I try to use my inner spy all the time - trying to keep abreast of all the latest in celebrity gossip so I'm the first one to know the scoop. I also try to hide things like candy wrappers, empty cookie boxes, and new outfits for G from my hubby. Sometimes it works, sometimes it doesn't. Mostly, I just like reading about spys.

My favorite movie of late is Taken. That guy (the dad - Liam Neeson) is a bad ASS. (excuse my french). I cannot believe how awesome he was in that movie. It got my psyched up, and I wanted to be that bad ass. I also saw that movie Wanted with Angelina Jolie, and realized that besides the fact that I'm a woman, I still COULD kick ass. I just need to learn how. I need to learn how to get clues from a random phone call. I need to learn how to shoot a gun so the bullet curves. I need to learn how to do that awesome driving to get out of any situation. Not that I'll use it often taking G to the kids museum or soccer practice. But I think it would be good to know. Just in case.

The scene in Taken when he confronts the guy he talked to on the phone and reveals his identity and says "I told you I would find you" was almost as good as Jack Nicholson saying "You can't handle the TRUTH!" (one of my all time favorite scenes in movie history. They both sent chills up my spine. Rent it... it's so good.

This message will self destruct in 5 seconds......

Friday, November 13, 2009

Continues to surprise me

I just have to post this, because it reminds me how smart my wonderful little boy is. Sometimes B will have conference calls early in the morning, so will take them from home. Today, after his call, he was sitting on the bed with his laptop, and G came him. He went to sit in the chairs on the other side of the room, and wanted his daddy to come too. Here's their exchange:

G: Daddy come sit in chairs too.
B: Ok buddy, I'll come sit over here.
G: Daddy bring your computer to the chairs to do work.
B: Oh, it's ok, it has to be plugged in over there because the battery is out.
G: I'll go to Target and get you some new batteries for your computer.

Ahh... I love this little boy.

Friends - Part 2

As I've previously mentioned, your friendships definitely change, grow, fade, etc. when your life stages change and your free time dwindles. I also was reminded this week how great it is to have new friends in your life. A friend who understands what you are going through now, that maybe you've never had to go through before. A friend that likes to eat as much as you do, and you know you'll be able to count on to enjoy the best foods in this life. A friend who shares passions with you, but also understands the challenges of incorporating those passions while still maintaining your sanity and your life. A friend who encourages you to pursue your dreams, and continually gives you positive endorsement of your ideas. A friend who doesn't laugh at your embarrassing predicaments. A friend who you can trust. A friend who you can turn to when you are scared, happy, sad, excited, worried, proud, or even just sick.

Sometimes it's the same friend. But more often than not, you find these wonderful qualities in an array of friends. I feel so blessed in my life to have people around me that support me, love me, and consider me a friend to them too. I hope I can live up to my end. And I hope that all these wonderful people know how much it means to me to be able to call you my friends.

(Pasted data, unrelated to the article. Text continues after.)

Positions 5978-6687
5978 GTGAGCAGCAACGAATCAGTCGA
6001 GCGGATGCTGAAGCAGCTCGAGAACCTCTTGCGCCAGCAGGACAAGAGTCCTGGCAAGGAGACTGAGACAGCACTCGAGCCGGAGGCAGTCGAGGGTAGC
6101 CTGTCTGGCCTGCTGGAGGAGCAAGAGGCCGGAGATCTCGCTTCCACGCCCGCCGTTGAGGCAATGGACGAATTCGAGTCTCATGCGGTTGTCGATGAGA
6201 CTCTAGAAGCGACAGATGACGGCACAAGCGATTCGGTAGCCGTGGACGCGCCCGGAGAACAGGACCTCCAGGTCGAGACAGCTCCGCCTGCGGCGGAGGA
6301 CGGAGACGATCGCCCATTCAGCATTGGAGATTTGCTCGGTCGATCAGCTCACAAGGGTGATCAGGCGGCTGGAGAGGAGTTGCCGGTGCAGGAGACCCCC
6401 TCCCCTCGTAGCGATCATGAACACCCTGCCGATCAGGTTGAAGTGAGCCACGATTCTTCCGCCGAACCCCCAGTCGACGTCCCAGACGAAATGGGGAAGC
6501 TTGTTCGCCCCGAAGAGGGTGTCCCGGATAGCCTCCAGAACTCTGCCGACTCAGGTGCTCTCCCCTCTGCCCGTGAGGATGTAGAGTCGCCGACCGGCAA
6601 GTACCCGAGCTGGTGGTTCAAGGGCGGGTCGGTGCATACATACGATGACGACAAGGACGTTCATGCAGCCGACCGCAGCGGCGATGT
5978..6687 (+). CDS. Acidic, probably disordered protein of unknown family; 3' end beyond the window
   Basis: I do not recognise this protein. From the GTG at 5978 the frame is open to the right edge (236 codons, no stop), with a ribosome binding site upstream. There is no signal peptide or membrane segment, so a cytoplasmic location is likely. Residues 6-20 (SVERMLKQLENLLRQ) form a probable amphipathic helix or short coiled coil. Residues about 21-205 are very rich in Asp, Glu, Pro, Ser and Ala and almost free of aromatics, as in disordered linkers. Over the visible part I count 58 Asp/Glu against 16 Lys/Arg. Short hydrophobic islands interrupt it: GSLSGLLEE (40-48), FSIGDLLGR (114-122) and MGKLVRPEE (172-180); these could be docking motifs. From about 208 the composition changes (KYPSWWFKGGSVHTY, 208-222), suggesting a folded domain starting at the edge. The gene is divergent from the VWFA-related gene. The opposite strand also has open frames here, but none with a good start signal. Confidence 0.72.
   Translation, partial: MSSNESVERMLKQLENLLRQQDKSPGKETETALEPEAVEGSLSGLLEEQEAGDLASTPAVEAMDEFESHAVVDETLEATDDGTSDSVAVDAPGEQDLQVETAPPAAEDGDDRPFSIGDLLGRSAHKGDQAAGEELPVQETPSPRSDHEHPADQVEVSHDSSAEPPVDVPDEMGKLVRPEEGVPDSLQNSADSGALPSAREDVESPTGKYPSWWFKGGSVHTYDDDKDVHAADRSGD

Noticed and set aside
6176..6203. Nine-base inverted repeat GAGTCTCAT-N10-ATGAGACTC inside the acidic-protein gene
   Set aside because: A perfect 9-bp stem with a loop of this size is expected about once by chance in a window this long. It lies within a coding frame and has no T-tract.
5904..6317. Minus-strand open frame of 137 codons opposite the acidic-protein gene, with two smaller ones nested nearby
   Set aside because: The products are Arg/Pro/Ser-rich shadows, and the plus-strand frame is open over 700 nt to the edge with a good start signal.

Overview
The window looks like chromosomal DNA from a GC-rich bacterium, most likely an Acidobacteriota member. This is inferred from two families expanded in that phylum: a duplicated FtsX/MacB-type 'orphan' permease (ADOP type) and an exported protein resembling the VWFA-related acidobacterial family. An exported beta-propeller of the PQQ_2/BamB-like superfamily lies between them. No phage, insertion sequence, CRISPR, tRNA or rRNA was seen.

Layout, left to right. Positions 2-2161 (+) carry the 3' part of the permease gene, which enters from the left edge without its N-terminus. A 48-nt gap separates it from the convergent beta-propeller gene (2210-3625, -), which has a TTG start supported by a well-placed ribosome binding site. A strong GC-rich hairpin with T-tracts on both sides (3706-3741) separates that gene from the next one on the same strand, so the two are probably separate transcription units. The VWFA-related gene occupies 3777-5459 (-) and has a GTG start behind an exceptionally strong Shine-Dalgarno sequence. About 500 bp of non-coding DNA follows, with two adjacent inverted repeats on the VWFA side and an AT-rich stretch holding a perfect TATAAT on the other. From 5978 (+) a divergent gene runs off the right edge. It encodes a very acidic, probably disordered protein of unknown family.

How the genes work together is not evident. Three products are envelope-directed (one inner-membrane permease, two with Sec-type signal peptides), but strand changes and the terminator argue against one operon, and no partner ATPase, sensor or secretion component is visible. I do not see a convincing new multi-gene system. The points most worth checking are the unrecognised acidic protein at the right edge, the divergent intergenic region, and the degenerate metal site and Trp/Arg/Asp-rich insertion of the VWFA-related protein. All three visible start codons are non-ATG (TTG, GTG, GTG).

Wednesday, October 21, 2009


It seems that since I've become a mom, my friendships have definitely changed. I've found new friends that have somehow become incredibly close in only a short amount of time, and that share with me not only my passion for little ones, but also share in many of the challenges as well. Some of my "non-mom" friends have actually become closer - even if we don't get to see each other as often. One thing I have learned in being a mom the last 2 years is that free time is pretty much non-existent. Before you had kids, if you wanted to do something, you just did it. Now, when an activity you want to do comes up, you are always CHOOSING between two things... do I go out to dinner with my girlfriends, or spend time with my family? Do I go get a massage, or play with little G? It's hard because now, there's ALWAYS something else you can be doing - most notably spending time with your family. I won't talk about guilt - I'll save that for another post - but I will say I definitely have to determine that whatever is taking me away from my family, has to be worth it.

I've ended some friendships because I just don't have time to spend with people that are not fully engaged in my life, and me in theirs. I have a limited amount of free time, and I want to spend it with people I truly care about. I am sad that some of my "non-mom" friends and I don't get to see each other as often, but I also know it's not ideal to eat dinner out at Red Robin if you don't have your own kid in tow. (Ahh... remember those nice dinners out with wine and conversation). But I also know that those friends are still the ones I can reach out to when I need them - kids or no kids - friends are still there for each other. Assuming they are true friends.

All that being said, I guess in the end what I want to say is that I feel very blessed with the friendships I've made, and the friendships I've kept. Some are more work than others (especially in the making time to see each other category), but they are all rewarding. They give us something we can't get from our husbands or our children, and they remind us that we are not in this world alone. So.... three cheers to all our friends out there - the ones that stick with us through thick, thin, and then some.

Big hugs to all the ones I'm lucky to be able to call my friends.

Monday, October 19, 2009

All About MEme: I've Never

Ok, so am trying this All about MEme, my first attempt - and am a little intimidated already by the topic and figuring out how to link it up. As I think about it, I realize that I too am pretty adventurous, and not sure if I have a great list, but here goes (wish me luck).